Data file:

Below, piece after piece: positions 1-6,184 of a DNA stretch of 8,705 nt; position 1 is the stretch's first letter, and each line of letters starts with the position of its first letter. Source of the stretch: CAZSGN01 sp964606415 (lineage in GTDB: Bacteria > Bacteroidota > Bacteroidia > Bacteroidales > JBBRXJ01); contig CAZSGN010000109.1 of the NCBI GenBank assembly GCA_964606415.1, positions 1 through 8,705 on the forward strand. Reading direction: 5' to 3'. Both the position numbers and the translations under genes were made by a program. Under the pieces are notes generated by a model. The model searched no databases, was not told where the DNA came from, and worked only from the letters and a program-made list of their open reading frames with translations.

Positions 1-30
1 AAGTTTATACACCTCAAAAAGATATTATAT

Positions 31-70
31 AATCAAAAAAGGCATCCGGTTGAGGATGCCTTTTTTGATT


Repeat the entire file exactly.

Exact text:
Below, piece after piece: positions 1-6,184 of a DNA stretch of 8,705 nt; position 1 is the stretch's first letter, and each line of letters starts with the position of its first letter. Source of the stretch: CAZSGN01 sp964606415 (lineage in GTDB: Bacteria > Bacteroidota > Bacteroidia > Bacteroidales > JBBRXJ01); contig CAZSGN010000109.1 of the NCBI GenBank assembly GCA_964606415.1, positions 1 through 8,705 on the forward strand. Reading direction: 5' to 3'. Both the position numbers and the translations under genes were made by a program. Under the pieces are notes generated by a model. The model searched no databases, was not told where the DNA came from, and worked only from the letters and a program-made list of their open reading frames with translations.

Positions 1-30
1 AAGTTTATACACCTCAAAAAGATATTATAT

Positions 31-70
31 AATCAAAAAAGGCATCCGGTTGAGGATGCCTTTTTTGATT